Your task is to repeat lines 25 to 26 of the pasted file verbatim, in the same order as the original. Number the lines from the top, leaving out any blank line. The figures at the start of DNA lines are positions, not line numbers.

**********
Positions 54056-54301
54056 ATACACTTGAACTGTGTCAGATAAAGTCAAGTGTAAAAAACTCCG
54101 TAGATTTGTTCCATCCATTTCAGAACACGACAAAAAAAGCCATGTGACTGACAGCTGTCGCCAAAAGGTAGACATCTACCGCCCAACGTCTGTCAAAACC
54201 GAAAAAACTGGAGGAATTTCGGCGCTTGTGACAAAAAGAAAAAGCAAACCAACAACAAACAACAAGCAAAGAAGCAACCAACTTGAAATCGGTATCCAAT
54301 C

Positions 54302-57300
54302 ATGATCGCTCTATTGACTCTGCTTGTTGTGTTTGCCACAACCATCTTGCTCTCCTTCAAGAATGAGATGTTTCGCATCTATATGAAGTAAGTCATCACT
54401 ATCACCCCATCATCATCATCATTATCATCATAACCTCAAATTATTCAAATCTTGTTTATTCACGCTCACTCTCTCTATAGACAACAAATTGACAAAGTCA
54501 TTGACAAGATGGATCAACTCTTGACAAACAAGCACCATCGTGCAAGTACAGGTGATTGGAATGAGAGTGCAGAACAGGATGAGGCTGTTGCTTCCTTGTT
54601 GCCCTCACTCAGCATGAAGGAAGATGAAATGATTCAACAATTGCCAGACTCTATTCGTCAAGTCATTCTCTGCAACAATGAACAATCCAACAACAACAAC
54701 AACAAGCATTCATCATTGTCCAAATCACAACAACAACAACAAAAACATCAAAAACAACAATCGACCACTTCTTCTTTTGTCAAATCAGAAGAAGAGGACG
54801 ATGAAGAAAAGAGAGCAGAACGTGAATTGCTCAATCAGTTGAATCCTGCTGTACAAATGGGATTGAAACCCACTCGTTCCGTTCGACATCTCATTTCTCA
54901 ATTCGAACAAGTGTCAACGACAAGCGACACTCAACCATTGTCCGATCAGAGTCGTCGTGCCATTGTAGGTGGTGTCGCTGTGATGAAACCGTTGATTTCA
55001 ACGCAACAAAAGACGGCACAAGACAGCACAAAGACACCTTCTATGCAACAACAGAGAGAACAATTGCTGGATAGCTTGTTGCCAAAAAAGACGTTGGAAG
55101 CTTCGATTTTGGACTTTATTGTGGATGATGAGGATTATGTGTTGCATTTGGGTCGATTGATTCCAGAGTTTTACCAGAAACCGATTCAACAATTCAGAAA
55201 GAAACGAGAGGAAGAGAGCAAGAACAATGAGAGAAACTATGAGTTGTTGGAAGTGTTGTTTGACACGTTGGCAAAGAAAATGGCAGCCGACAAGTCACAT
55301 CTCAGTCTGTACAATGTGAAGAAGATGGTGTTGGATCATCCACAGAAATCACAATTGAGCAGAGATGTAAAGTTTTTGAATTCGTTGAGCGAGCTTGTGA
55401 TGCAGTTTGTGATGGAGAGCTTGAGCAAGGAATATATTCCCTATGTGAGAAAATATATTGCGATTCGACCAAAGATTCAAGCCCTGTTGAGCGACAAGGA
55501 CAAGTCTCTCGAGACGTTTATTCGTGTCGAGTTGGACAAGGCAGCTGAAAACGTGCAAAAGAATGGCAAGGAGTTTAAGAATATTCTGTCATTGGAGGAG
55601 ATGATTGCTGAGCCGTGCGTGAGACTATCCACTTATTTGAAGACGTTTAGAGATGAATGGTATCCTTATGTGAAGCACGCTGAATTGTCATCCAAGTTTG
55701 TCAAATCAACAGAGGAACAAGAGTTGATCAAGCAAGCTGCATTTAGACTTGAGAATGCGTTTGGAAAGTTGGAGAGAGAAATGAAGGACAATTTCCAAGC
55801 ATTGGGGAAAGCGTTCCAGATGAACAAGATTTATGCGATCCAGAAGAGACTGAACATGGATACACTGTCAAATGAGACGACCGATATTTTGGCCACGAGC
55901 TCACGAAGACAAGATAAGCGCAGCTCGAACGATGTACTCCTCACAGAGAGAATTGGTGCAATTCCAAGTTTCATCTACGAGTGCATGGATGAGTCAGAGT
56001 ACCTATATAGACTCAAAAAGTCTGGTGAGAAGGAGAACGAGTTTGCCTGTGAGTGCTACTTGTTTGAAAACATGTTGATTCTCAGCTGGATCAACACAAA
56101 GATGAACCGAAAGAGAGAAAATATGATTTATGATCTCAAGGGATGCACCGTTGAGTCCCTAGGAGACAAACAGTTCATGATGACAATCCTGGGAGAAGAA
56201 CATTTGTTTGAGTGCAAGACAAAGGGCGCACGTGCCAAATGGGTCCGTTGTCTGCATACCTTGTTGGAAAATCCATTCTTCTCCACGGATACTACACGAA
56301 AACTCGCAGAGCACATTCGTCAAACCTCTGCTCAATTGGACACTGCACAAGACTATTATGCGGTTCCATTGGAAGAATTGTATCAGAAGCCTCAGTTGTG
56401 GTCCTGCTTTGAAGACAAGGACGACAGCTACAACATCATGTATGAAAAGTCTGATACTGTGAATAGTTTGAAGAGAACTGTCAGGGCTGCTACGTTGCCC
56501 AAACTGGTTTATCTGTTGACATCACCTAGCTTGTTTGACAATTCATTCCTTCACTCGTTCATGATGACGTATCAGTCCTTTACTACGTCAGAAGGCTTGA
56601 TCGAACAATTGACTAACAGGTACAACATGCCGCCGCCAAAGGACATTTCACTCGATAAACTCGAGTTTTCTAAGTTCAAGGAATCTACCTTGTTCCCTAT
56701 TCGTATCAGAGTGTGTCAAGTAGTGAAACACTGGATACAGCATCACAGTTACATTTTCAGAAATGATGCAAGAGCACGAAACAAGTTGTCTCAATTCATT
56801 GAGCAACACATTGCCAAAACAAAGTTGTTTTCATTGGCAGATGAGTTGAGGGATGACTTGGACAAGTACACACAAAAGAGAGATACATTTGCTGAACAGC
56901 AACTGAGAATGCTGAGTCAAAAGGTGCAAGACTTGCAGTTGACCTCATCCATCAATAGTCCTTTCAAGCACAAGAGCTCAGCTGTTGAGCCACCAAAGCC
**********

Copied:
56101 GATGAACCGAAAGAGAGAAAATATGATTTATGATCTCAAGGGATGCACCGTTGAGTCCCTAGGAGACAAACAGTTCATGATGACAATCCTGGGAGAAGAA
56201 CATTTGTTTGAGTGCAAGACAAAGGGCGCACGTGCCAAATGGGTCCGTTGTCTGCATACCTTGTTGGAAAATCCATTCTTCTCCACGGATACTACACGAA